This week, the Upper Egyptian city of Aswan celebrates both its national day and the 58-year anniversary of the start of construction on the famous Aswan High Dam.
The dam, a rock-filled structure located at Egypt's southern border with Sudan, is fed by the River Nile, with its reservoir forming Lake Nasser.
On 16 May 1964, Egypt announced it was diverting the Nile in conjunction with the end of the first stage of the dam's construction. This major event was announced in the presence of then-president Gamal Abdel-Nasser and Soviet premier Nikita Khrushchev.
Construction on the High Dam began in 1960, and it was officially inaugurated in 1971 at a cost of $1 billion, much of which was provided by the USSR. The dam stores 160 billion cubic metres of water, and its reservoir stretches some 350km across southern Egypt and 150km into Sudan.
The Aswan High Dam was not the first dam to be built across the Nile at Aswan.
In 1898, the British occupation authorities built a dam at roughly the same location. The dam, which was inaugurated in 1902, failed to effectively dam the river.
This earlier dam, however, could not compare to the High Dam, which is 3,600 metres long, 980 metres wide at its base, 111 meters high, and 40 metres wide at the top. The body of the dam consists of 43 million cubic metres of concrete, iron and other building materials.
Since its construction, the High Dam has spared Egypt annual floods that had threatened to destroy the country’s agriculture.
The dam also supplied the country with almost 70 billion cubic metres of water during several years of drought between 1979 and 1988. It has also increased the agricultural land to almost 1.5 million feddans due to the increased availability of water, while its power plant provides some 10 percent of Egypt’s electricity.
The dam has not been all positive, however. The flooding of the Nile, which had been an annual occurrence in Egypt since time immemorial, would deposit a rich layer of fertile soil across the river’s flood plain, as well as wash away harmful salts into the Mediterranean Sea; a process that has been halted by the dam's presence.
Aside from its utilitarian purpose, the massive dam also serves as a tourist attraction.
Lake nasser and Friendship Symbol (Photo: Ayman Hafez)
"A huge recovery [in tourism] has been taking place since October, with tourists of different nationalities visiting the dam," Aswan High Dam security director Abdel-Elah Mohamed Abdallah told Ahram Online
Abdallah says that a tour of the dam includes the dam itself, the nearby monument to Egyptian-Soviet friendship, a panorama of the High Dam that shows its electricity station, Lake Nasser, and the nearby temple of Kalabsha.
Tickets for the dam and the friendship monument cost EGP 30 for foreigners and EGP 10 for Egyptians, while taking photos is free of charge. A tour that includes Kalabsha temple and Lake Nasser costs EGP 75 for foreigners and EGP 20 for Egyptians.
To reach the dam, one can either take a 90-minute Nile boat ride or a 45-minute bus ride from Aswan City.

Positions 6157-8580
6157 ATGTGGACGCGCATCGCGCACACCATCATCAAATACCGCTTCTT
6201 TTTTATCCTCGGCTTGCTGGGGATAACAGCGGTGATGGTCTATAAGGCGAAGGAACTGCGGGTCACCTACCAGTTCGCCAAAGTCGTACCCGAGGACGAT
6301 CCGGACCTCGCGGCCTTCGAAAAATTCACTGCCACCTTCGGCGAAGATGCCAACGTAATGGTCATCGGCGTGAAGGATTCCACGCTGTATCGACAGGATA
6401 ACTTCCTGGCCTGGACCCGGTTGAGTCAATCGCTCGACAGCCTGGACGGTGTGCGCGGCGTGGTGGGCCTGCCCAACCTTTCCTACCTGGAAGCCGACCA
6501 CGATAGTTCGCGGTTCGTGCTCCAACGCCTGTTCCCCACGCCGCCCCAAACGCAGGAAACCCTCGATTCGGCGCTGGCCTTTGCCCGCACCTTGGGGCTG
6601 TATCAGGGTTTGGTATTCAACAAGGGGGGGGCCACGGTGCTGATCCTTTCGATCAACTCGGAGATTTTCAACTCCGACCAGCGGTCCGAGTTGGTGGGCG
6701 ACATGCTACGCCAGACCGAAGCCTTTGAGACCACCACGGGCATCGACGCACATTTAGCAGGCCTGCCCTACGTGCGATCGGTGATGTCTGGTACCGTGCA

A Panorama for lake nasser (Photo: Ayman Hafez)
Egypt initially sought partial funding to build the High Dam from the World Bank, which imposed restrictions that Egypt found unacceptable.
Egypt then sought funding from the UK and the US, who later withdrew their offer of funding for political reasons.
The Soviet Union finally provided the required funds in 1958, and construction on the dam began in 1960. President Nasser also nationalised the Suez Canal in 1956 to contribute to funding the dam.
The 72-meter-high Egyptian-Soviet friendship monument, which was erected near the dam after construction was complete, takes the form of a five-leaved lotus flower; a symbol of ancient Egypt.
Part of electricity Station (Photo: Ayman Hafez)
When at the dam, one should consider visiting the nearby Abu Simbel temples on the western bank of Lake Nasser, about 230km southwest of Aswan.
5 Lotus leaves if egyptian-Soviet friendship symbol (Photo: Ayman Hafez)
One can also visit Aswan's Kom Ombo temple, which was constructed during the Ptolemaic dynasty between 180 and 47 BC. Some additions to temple were made later during the Roman period.
You can also visit the Nubian archaeological museum, which holds thousands of Egyptian antiquities from different eras, as well as showcases ancient methods of agriculture and Egyptian marriage traditions.
A nile view for philae temple (Photo: Ayman Hafez)
Those who enjoy natural landscapes can visit the Aswan Botanical Island (Al-Nabatat Island), which is a small, oval-shaped island in the Nile that is less than one kilometre long and half a kilometre wide.
Philae Temple (Photo: Ayman Hafez)
For souvenirs, the old market in downtown Aswan offers Aswani cloth, spices, native drinks, peanuts, perfumes and Nubian products for a low price.
There are many hotels along the Nile corniche, as well as restaurants with a Nile view that serve Egyptian and fast food.
Philae temple (Photo: Ayman Hafez)
You can also book a Nile cruise to Luxor to visit more temples. The trip, which must be pre-booked, ranges from four to seven days.
The trip explores the same route the pharaohs would have taken in their stately processions up the Nile from Luxor to Aswan, though the modern version of the trip includes internet and international phone services.
The Nubian museum (Photo: Ayman Hafez)